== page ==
Serving at the pleasure of lies and money
Monday, July 1, 2019
The American system of checks and balances government does not work the way most people think it does or the way the Founding Fathers said it would.
The president serves at the pleasure of Congress, just as the prime minister of the UK serves at the pleasure of Parliament, which means that the House of Representatives can impeach and the Senate can remove a president with or without cause. Yes, the Constitution refers to presidential “high crimes and misdemeanors,” but these are whatever Congress says they are.
The next step to understanding the impeachment process is that Congress serves at the pleasure of both the people and moneyed interests. That last part is not what the Founding Fathers envisioned or intended, but the overriding influence of money is how our system has evolved.
If Congress says a president has committed impeachable offenses, a majority vote in the House can launch an inquiry and file articles of impeachment. High crimes and misdemeanors are legal terms, but not in Congress-speak. In fact, Congress need not offer any reason to remove a president. Congress only needs the will to do so, not a cause.
The political will to impeach and remove President Trump for the behavior described in the Mueller report does not exist, and will not exist until the electorate and monied class reach the conclusion that it is time for Trump to go.
If those two constituent groups are happy with the economy, and enough of them like their MAGA red hats, Trump can evade if not impeachment, removal by the Senate.
However, if the House does move ahead with impeachment, there is at this writing only one Republican representative, Justin Amash of Michigan, who would vote with Democrats to impeach. Trump would call such an overtly partisan vote a witch hunt.
In the Senate, Lindsey Graham, R-S.C., is the poster boy for the politics of the moment. He was Senator John McCain’s best friend in the Senate. They were the two Amigos. After McCain’s death from brain cancer last year, Graham underwent a sudden and extraordinary transformation from McCain ally and Trump critic to Trump defender and apologist, placing him as the leader of the pack on their political walk of shame.
Friends of Graham explain his turnabout by saying he’s “in cycle,” meaning he’s up for reelection in South Carolina next year, and he has to keep the Trump base in line or face a challenge from the right. Democrat Jaime Harrison, former head of the South Carolina Democratic Party, has announced his bid for the seat, but like most Republicans, Graham has concluded the greater threat is from the right in a primary.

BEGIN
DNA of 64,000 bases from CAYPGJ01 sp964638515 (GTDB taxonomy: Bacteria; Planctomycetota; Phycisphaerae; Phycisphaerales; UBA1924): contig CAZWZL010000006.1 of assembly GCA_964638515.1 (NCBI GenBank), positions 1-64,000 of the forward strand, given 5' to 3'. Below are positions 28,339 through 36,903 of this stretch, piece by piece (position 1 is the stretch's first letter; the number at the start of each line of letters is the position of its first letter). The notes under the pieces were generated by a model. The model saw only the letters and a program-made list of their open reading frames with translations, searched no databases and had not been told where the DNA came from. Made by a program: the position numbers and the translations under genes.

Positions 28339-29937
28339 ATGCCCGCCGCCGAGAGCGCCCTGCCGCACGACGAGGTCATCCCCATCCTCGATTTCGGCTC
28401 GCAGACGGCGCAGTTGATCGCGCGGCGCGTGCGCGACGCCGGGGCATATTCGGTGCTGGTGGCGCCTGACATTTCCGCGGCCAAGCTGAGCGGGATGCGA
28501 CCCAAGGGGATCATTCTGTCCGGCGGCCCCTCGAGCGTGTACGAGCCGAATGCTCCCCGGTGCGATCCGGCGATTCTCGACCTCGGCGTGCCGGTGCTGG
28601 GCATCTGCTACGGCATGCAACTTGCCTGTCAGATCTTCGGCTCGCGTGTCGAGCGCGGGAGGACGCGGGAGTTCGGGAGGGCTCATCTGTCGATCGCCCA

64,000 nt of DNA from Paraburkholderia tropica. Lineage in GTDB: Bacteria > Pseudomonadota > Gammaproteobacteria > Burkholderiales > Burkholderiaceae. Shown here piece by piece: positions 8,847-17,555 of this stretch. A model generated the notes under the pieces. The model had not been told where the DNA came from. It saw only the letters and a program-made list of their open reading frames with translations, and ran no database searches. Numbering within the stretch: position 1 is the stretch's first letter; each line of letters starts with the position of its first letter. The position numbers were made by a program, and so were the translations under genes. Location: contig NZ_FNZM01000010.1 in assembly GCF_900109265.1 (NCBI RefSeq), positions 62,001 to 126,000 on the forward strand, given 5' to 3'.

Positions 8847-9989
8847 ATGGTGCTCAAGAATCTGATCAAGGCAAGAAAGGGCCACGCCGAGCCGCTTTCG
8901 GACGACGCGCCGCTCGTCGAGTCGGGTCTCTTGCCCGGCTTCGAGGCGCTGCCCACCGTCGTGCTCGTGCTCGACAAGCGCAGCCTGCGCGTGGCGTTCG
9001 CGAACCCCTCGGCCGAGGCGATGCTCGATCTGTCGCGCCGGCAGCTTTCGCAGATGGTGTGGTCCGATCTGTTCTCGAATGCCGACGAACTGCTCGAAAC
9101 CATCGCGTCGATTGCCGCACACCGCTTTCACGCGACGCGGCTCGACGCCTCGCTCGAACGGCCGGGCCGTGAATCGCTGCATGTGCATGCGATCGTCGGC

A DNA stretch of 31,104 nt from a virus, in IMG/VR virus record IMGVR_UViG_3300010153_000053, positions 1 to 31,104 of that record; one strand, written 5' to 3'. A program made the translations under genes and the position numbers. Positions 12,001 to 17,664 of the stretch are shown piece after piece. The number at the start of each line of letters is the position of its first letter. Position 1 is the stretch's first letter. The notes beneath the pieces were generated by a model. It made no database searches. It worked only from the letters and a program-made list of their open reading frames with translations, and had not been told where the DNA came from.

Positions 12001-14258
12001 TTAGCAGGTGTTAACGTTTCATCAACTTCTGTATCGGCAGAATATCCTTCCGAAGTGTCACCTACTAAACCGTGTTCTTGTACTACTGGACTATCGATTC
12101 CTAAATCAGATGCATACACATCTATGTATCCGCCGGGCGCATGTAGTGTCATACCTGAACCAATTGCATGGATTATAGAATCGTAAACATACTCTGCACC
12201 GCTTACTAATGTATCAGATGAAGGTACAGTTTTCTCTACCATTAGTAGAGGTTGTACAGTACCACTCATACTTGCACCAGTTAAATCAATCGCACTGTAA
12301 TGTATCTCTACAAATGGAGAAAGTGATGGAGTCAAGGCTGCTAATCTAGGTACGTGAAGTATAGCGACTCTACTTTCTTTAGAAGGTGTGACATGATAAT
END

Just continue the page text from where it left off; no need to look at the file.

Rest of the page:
So, Graham threw his friend under the bus and remained silent when it was revealed that White House officials ordered the name of the Navy ship, the USS John S. McCain, obscured during Trump’s recent trip to Japan. Asked about it, Trump said he had no foreknowledge, but appreciated the well-meaning gesture from someone who did it on his behalf.
Fixing Trump’s character flaws are beyond the scope of legislation, but there are some steps that should be taken to restore what the Founding Fathers intended, or at least dreamed might be possible.
One is campaign finance reform, which McCain fought for as a senator and gained in bipartisan legislation that bears his name, McCain-Feingold, and which the Supreme Court has largely struck down, allowing money to flow almost unabated into politics.
The second is information dissemination, an area of social media and corporate influence that is undermining our democracy. Case in point, House Speaker Nancy Pelosi, D-Calif., asked Facebook to take down a video of her that was doctored by political opponents to make her look drunk and mentally unfit. Here again, the Supreme Court in its wisdom years ago decided that laws protecting citizens from libel and slander only applied to public figures in extreme cases
So, Facebook refused Pelosi’s request, calling it political speech. If she were a private citizen, they would have been compelled to call it what the Founding Fathers would have called it: a violation of civil – or in some instances, criminal – law, not protected by the First Amendment.
Nearly unlimited campaign troughs of money and the dissemination of lies and propaganda are swaying public opinion and votes, undermining the political process. As a result, Congress now serves at the pleasure of those lies and money, and the president serves at the pleasure of Congress.
Douglas Cohn’s latest books are World War 4: Nine Scenarios (endorsed by seven flag officers) and The President’s First Year: The Only School for Presidents Is the Presidency.
Washington Merry-Go-Round, the nation’s longest-running column, presents today’s events in historical perspective. Douglas Cohn and Eleanor Clift are veteran commentators.